A 68-year-old male presented with a 2-year history of slightly progressive tremor of bilateral hands associated with an unsteady gait. The tremor was elicited by purposeful movements of the hands. Drinking alcohol did not improve the tremor. He reported mild staggering gait with intermittent hesitation upon gait initiation. He denied bulbar symptoms or deafness. There was no family history of mental retardation. On examination, he displayed a mild, fast, and distal kinetic tremor of bilateral hands without a postural or a resting component (Video segment 1). The Archimedes spiral test was normal. There were no signs of Parkinsonism with the exception of mild gait start hesitation. Cerebellar function was abnormal for mild upper limb dysmetria and trunk titubation. The ambulatory examination showed mild broad base gait associated with impaired tandem gait (Video segment 1). The remainder of the neurological examination, including his mental examination, was normal. A thorough work-up ensued, which included brain magnetic resonance imaging (MRI) studies followed by cerebrospinal fluid (CSF) and serum analysis. Contrast-enhanced brain MRI revealed diffuse, linear, and thick pachymeningeal enhancement of the infra- and supratentorial compartments without involvement of the leptomeninges, and a sagittal T1 slice showed mild brain sagging (Video segment 2). Following the MRI findings, a lumbar puncture identified low CSF pressure of 60 mmH2O with normal CSF analysis, which included tuberculosis/fungal cultures and cytology. Upon further questioning, he admitted to having occasional orthostatic headaches. On the basis of the clinical presentation and work-up, the diagnosis of spontaneous intracranial hypotension (SIH) was confirmed. Unfortunately, the computed tomography (CT) myelogram failed to show the site of the CSF leak. Later on, the patient decided not to pursue any further work-up, but instead proceeded with conservative management (i.e., increased caffeine intake) with partial response. SIH was first described by Schaltenbrand in 1938. SIH is a syndrome caused by low CSF pressure due to leakage of CSF that mostly occurs at the cervicothoracic or thoracolumbar junction of the spine. Dural weakness could be secondary to an underlying connective tissue disorder, meningeal diverticula, or because of mechanical disruption of the dura, as in the case of craniotomy, spinal surgery, craniospinal trauma, or placement of a ventriculoperitoneal shunt. Medical causes of SIH include dehydration, diabetic coma, uremia, and severe systemic illness. SIH is recognized as a clinically variable syndrome where movement disorders could represent the main presentation.1,2 In addition to orthostatic headaches, a wide variety of neurological manifestations have been described, such as ataxia, vertigo, blurred vision, cranial nerve palsies, bulbar dysfunction, chorea, parkinsonism, and tremor.2,3 Unfortunately, the pathophysiology behind these neurological symptoms is not well understood. Traditionally, the work-up consists of contrast-enhanced brain MRI and lumbar puncture followed by CT/magnetic resonance myelogram or radioisotope cisternography to localize the site of the CSF leak. However, the sensitivity of CT myelogram has not been well studied, and many CSF leaks remain occult on all types of spinal imaging studies, as in this case.2 Brain MRI studies in patients with SIH usually show diffuse thickening of the pachymeninges with gadolinium enhancement, engorgement of venous sinuses, subdural fluid collections, enlargement of the pituitary gland, and brain sagging. The resolution of these abnormalities on magnetic resonance images correlates with improvement in clinical symptoms. The available therapeutic options include conservative management, epidural blood patch, and epidural injection of fibrin glue; surgical repair may be necessary in certain cases. Outcomes are usually favorable but sometimes not long-lasting.2 This case highlights the broad clinical spectrum of this still under-recognized condition that at times presents with movement disorders as the main manifestation.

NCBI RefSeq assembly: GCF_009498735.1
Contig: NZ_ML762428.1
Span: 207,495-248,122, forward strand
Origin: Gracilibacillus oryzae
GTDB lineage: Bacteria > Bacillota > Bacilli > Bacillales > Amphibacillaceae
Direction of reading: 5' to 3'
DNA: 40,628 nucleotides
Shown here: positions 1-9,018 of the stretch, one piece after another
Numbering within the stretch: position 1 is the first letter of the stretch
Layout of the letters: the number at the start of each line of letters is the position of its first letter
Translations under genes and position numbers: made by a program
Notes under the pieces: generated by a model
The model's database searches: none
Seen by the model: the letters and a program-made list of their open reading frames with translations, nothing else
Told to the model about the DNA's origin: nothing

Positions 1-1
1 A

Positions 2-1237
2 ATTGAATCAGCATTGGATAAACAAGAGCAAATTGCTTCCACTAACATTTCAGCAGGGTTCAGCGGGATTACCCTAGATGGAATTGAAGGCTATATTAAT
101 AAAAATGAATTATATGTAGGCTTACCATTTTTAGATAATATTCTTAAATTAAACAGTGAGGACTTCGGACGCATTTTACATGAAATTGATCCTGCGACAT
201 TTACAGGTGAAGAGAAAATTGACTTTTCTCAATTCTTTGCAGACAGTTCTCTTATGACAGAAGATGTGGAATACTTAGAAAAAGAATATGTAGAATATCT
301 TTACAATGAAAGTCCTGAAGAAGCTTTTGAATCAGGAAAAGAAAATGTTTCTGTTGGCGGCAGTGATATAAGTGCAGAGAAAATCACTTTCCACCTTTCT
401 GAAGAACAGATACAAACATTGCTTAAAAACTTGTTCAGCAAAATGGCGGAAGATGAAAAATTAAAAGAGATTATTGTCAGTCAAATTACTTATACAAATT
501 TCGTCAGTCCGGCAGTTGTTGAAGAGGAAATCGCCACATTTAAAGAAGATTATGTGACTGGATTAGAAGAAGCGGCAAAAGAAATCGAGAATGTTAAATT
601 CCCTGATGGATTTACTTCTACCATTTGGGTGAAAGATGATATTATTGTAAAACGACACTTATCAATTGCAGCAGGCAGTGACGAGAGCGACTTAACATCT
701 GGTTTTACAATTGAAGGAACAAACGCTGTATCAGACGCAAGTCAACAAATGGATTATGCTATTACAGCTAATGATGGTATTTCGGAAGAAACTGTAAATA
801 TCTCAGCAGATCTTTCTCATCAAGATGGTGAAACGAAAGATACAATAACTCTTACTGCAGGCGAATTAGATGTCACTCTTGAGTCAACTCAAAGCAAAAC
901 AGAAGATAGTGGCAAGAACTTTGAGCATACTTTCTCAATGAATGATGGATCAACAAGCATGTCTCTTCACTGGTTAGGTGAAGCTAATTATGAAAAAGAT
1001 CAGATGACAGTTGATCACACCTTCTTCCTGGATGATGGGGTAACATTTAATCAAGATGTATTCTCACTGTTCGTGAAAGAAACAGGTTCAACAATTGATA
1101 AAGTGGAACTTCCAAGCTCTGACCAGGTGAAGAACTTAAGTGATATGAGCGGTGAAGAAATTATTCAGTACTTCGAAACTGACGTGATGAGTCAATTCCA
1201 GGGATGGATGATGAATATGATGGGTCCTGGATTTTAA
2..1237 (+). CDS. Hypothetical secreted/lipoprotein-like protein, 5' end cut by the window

1 Funding: None.
2 Financial Disclosures: None.
3 Conflict of Interests: The author reports no conflict of interest.
4 Ethics Statement: All patients that appear on the video have provided written informed consent; authorization for the video-taping and for publication of the videotape was provided.
Wiesemann, E, Berding, G, Goetz, F and Windhagen, A (2006). Spontaneous intracranial hypotension: Correlation of imaging findings with clinical features. Eur Neurol 56((4)): 204–210. doi: 10.1159/000096487. [PubMed]
Turgut, N, Unlü, E, Hamamcioğlu, MK, Güldiken, B and Albayram, S (2010). Postural tremor as a manifestation of spontaneous intracranial hypotension. J Clin Neurosci 17((2)): 255–257. doi: 10.1016/j.jocn.2009.05.024. [PubMed]